MSc Global Urban Development and Planning
Year of entry: 2020
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Course unit details:
Political Analysis of Development Policy
|Unit level||FHEQ level 7 – master's degree or fourth year of an integrated master's degree|
|Teaching period(s)||Semester 2|
|Offered by||Global Development Institute|
|Available as a free choice unit?||No|
This course unit offers a solid grounding in the different types of policy analysis, encourages critical reflection on their application to policy processes in the global south through a series of case-study presentations, and enables students to develop their skills in policy analysis through the applied exercises in class and the assignment. Each aspect of the policy process (policy design, policy implementation and policy assessment) will be subject to analysis from different perspectives, including mainstream and more critical approaches, and exemplified through real-life examples.
Students will be introduced to the main theoretical approaches and some key case-study exemplars and encouraged to explore these in interactive teaching and learning sessions. Case studies of policy analysis in practice will be drawn from those produced by leading GDI researchers, spanning the limits of good intentions in urban housing policy in South Africa, the new political economy of development planning in Uganda, and the rise of social assistance policy in Brazil.
The unit aims to provide:
- A critical overview of theoretical approaches to understanding the links between politics, governance and development
- Insights into how politics, governance and development interact in the global South
- A critical overview of the key strategies and practices currently employed to promote policy processes in the global South
- An opportunity for students to develop their range of competencies in transferable areas, including research, analysis, team-work and both written and verbal forms of communication
On completing this course students will have:
- A thorough knowledge and critical understanding of different theories of the public policy process
- A thorough knowledge and critical understanding of the key strategies, policies and practices currently employed to promote ‘good governance’
- A specific understanding of some of the key links between politics and the policy cycle, and between different elements of the policy cycle
- The analytical skills required to critically evaluate and employ different theories of policy analysis and to apply these to specific cases of development policy processes
- Professionally-oriented skills related to formulating, investigating and implementing different approaches to promoting better formulation and implementation of policies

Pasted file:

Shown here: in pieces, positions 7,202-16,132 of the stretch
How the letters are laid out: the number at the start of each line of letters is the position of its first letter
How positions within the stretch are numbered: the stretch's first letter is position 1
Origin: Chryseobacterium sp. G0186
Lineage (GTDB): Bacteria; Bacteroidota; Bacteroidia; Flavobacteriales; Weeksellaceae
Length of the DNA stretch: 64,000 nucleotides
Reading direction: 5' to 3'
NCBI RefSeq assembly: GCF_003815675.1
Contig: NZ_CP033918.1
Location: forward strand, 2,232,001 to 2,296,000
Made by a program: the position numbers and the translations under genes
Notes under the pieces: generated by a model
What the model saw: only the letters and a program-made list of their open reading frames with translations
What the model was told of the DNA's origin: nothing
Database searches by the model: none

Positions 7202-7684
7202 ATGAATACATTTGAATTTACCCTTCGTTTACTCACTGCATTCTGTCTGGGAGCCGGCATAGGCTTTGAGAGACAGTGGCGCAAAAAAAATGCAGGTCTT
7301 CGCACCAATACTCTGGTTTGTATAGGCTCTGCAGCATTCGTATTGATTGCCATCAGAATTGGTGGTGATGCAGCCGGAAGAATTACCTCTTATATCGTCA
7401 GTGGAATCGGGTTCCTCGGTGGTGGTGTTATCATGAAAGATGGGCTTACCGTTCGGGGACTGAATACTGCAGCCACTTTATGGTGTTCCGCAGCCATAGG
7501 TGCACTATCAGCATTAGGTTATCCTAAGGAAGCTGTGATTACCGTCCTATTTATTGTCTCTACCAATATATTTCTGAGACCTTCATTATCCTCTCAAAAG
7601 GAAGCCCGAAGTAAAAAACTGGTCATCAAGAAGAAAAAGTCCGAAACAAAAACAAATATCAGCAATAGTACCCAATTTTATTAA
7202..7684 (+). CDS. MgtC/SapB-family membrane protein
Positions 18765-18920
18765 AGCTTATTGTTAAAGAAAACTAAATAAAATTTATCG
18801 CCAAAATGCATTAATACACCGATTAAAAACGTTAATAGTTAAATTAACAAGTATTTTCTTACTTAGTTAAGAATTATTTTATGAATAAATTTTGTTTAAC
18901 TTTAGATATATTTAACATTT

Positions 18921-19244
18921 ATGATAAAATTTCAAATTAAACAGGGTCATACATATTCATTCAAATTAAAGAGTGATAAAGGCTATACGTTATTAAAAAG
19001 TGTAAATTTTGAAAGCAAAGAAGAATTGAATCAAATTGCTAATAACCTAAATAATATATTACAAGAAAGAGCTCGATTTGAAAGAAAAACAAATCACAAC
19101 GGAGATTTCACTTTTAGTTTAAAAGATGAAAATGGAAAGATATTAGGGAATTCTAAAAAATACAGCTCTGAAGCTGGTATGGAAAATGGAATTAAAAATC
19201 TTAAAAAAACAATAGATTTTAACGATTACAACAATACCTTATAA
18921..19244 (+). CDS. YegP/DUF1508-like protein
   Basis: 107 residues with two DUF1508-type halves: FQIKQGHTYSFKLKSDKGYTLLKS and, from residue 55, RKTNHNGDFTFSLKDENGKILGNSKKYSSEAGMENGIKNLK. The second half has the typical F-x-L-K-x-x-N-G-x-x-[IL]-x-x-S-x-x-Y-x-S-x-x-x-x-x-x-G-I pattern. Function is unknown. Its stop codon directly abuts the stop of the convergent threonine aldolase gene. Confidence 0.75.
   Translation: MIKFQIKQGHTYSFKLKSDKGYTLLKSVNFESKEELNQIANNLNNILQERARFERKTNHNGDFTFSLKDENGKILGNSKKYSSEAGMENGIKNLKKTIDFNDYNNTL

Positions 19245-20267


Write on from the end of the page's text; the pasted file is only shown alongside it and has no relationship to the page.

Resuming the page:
- Improved competence in transferable areas, including developing reasoned arguments, gathering, organising and using evidence and information from a wide variety of sources, undertaking both team-based and independent work to deadlines, and both written and verbal forms of communication
Teaching and learning methods
Teaching and learning will occur mainly through two- and three-hour composite sessions, which will generally each include an element of lecturing, small group-work, and plenary discussion.
Blackboard will be used to share key resources and stimulate discussions of critical issues amongst course participants.
|Written assignment (inc essay)||100%|
Campbell, John L. ‘Ideas, Politics, and Public Policy’. Annual Review of Sociology 28, no. 1 (2002): 21–38.
Carothers, Thomas, and Diane de Gramont. Development Aid Confronts Politics: The Almost Revolution. Washington, D.C.: Carnegie Endowment for International Peace, 2013.
Geddes, Barbara. Politician’s Dilemma: Building State Capacity in Latin America. Berkeley, CA: California University Press, 1994.
McPhail, Beverly A. ‘A Feminist Policy Analysis Framework’. The Social Policy Journal 2, no. 2–3 (1 March 2003): 39–61.
Sabatier, Paul A., ed. Theories of the Policy Process. Boulder, CO: Westview Press, 2007.
Wild, Leni, David Booth, Clare Cummings, Marta Foresti, and Joseph Wales. ‘Adapting Development: Improving Services to the Poor’. London: Overseas Development Institute, 2015.
World Bank. World Development Report 2004: Making Services Work for Poor People. Washington, D.C.: World Bank, 2004.
Yanguas, Pablo, and Badru Bukenya. “‘New’ Approaches Confront ‘old’ Challenges in African Public Sector Reform.” Third World Quarterly 37, no. 1 (2016): 136–52.
|Scheduled activity hours|
|Independent study hours|
|Pritish Behuria||Unit coordinator|